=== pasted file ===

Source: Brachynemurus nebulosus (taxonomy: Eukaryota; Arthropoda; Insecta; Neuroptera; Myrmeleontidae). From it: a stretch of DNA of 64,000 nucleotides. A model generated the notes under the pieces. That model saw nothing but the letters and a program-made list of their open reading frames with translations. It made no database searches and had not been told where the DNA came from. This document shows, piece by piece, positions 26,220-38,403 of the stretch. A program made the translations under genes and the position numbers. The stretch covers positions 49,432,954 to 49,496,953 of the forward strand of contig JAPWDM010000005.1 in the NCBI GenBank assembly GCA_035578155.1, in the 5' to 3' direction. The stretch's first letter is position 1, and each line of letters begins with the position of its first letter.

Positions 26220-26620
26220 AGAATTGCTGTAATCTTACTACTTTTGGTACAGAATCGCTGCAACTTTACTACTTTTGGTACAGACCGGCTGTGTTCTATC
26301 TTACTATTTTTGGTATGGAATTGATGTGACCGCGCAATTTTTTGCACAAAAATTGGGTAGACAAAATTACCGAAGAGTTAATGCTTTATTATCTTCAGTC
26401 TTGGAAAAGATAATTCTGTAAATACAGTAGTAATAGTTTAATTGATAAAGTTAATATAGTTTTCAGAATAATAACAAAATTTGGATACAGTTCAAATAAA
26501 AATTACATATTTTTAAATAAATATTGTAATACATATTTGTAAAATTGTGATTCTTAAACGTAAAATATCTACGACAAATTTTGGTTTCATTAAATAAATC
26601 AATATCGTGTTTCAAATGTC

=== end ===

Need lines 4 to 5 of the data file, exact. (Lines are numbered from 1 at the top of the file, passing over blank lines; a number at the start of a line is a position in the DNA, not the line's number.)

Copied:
26301 TTACTATTTTTGGTATGGAATTGATGTGACCGCGCAATTTTTTGCACAAAAATTGGGTAGACAAAATTACCGAAGAGTTAATGCTTTATTATCTTCAGTC
26401 TTGGAAAAGATAATTCTGTAAATACAGTAGTAATAGTTTAATTGATAAAGTTAATATAGTTTTCAGAATAATAACAAAATTTGGATACAGTTCAAATAAA